by Dennis Crouch
The 5th Circuit Court of Appeals recently decided an important convenient venue case. Granting TikTok’s mandamus petition to have its trade secret case transferred from W.D.Tex to N.D.Cal. The decision does not really break ground in the venue/mandamus debate, but does solidify the Federal Circuit’s parallel approach in patent cases out of the same district. In re TikTok Incorporated, — F.4th —-, 2023 WL 7147263 (5th Cir. 2023). Decision.
A Chinese company – Beijing Meishe Network Tech.Co. (“Meishe”) – sued TikTok for infringing its copyrights and misappropriating traded secrets associated with AV editing software. Although both companies are Chinese in origin, the plaintiffs sued in Judge Albright’s Waco Texas courtroom. Judge Albright is seen as tech-plaintiff friendly and so likely was the key driver for the filing location. Still, TikTok has numerous employees within the district, including 300 in the Waco area. Further, most of the actions associated with the underlying claims took place in China — and so the plaintiffs argued that there was no particular US court that would be clearly better. The reality though is that TikTok has most of its US employees in California.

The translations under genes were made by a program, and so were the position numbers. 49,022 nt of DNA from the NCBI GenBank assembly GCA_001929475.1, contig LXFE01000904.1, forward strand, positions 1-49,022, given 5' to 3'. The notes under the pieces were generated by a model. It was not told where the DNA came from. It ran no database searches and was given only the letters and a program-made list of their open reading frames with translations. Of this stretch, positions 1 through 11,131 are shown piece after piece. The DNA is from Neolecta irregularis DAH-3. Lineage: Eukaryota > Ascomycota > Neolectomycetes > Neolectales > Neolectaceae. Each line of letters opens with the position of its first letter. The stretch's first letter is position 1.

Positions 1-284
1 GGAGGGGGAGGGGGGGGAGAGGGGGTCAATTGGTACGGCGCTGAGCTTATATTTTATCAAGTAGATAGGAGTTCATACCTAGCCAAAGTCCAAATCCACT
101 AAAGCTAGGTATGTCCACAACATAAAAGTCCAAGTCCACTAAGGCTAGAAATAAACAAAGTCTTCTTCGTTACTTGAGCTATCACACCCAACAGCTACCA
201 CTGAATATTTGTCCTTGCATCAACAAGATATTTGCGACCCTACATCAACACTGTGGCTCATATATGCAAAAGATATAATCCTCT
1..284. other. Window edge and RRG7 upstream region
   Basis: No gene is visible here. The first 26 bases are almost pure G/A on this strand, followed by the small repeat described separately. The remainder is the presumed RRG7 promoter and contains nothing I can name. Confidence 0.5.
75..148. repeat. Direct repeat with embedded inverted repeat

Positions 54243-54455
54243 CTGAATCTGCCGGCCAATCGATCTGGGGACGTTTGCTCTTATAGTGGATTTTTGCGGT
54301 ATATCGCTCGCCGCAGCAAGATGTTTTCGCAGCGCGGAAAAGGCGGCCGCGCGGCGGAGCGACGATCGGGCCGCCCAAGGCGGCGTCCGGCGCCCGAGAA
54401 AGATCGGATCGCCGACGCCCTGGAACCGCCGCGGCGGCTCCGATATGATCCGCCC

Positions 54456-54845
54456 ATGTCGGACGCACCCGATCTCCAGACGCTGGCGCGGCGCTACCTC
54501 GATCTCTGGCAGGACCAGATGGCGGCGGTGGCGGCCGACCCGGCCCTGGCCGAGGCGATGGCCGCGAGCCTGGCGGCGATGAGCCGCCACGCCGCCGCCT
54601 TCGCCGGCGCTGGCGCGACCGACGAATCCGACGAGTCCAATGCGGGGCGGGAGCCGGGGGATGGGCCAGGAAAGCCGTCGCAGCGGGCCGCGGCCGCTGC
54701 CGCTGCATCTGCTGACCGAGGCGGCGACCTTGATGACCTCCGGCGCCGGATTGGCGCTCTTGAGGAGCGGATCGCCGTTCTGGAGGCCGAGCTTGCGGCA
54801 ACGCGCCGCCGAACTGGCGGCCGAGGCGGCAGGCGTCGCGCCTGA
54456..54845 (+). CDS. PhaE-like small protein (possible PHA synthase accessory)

Judge Albright denied TikTok’s motion to transfer venue and TikTok then petitioned the 5th Circuit for a writ of mandamus who has now granted the motion and ordered the case transferred to N.D. Cal.